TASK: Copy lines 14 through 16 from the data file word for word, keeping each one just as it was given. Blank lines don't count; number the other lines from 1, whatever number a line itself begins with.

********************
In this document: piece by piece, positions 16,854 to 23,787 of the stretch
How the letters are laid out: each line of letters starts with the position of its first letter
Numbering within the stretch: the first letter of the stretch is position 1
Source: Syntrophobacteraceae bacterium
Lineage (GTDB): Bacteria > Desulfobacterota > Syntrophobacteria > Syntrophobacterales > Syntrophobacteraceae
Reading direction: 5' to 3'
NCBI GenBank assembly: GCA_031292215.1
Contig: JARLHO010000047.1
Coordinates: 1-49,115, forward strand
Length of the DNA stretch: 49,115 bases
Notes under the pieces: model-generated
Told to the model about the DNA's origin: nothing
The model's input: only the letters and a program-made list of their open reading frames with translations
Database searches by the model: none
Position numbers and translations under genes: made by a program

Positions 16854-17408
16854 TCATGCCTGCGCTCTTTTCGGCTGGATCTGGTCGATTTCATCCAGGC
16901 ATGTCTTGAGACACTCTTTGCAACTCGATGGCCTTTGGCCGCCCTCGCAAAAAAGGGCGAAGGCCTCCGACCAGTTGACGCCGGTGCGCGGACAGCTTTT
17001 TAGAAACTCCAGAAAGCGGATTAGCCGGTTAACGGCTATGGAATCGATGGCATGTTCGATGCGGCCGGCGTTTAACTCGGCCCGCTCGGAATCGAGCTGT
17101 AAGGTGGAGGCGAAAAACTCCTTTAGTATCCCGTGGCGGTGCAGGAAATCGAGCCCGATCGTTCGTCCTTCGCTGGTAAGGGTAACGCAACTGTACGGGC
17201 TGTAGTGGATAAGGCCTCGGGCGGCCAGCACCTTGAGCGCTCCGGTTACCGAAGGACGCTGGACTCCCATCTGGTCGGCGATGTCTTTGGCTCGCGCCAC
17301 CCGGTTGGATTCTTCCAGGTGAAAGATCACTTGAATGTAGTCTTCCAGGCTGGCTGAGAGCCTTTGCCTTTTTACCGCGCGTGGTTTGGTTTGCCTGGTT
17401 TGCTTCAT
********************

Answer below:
Database searches by the model: none
Position numbers and translations under genes: made by a program

Positions 16854-17408